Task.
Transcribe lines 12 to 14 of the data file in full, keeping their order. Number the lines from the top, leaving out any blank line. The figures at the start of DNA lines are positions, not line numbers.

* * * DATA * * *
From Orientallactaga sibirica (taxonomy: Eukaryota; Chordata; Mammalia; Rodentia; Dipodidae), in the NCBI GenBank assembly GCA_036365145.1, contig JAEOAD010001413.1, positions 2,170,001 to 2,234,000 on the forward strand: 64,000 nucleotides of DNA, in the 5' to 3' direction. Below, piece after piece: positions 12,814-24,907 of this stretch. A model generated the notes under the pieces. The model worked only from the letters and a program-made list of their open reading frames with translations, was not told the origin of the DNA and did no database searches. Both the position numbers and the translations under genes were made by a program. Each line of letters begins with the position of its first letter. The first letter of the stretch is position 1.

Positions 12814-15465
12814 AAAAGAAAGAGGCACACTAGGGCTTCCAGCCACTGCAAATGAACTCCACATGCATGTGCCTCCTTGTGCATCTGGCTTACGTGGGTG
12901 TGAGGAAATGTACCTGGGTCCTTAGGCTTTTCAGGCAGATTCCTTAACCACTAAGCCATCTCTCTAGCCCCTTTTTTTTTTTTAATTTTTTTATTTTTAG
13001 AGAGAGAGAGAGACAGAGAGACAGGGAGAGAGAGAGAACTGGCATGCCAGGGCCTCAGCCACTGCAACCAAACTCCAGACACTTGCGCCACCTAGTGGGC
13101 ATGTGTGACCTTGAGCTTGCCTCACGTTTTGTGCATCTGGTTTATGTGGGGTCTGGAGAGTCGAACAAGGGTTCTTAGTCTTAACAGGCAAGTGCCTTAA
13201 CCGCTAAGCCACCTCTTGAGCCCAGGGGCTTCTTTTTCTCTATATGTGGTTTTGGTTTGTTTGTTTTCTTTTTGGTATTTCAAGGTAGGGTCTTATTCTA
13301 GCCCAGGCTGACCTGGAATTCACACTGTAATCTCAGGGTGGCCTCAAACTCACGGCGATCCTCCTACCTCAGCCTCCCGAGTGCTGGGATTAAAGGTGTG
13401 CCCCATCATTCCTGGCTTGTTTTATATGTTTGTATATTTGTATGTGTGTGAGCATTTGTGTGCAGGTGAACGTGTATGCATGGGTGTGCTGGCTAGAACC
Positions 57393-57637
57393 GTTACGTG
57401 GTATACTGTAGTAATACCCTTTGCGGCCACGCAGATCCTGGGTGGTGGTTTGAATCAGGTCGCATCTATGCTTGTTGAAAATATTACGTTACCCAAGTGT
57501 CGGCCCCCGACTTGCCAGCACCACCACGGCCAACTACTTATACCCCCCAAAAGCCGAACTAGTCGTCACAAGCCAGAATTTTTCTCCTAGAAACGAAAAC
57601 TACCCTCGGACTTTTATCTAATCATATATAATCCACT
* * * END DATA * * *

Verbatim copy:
57401 GTATACTGTAGTAATACCCTTTGCGGCCACGCAGATCCTGGGTGGTGGTTTGAATCAGGTCGCATCTATGCTTGTTGAAAATATTACGTTACCCAAGTGT
57501 CGGCCCCCGACTTGCCAGCACCACCACGGCCAACTACTTATACCCCCCAAAAGCCGAACTAGTCGTCACAAGCCAGAATTTTTCTCCTAGAAACGAAAAC
57601 TACCCTCGGACTTTTATCTAATCATATATAATCCACT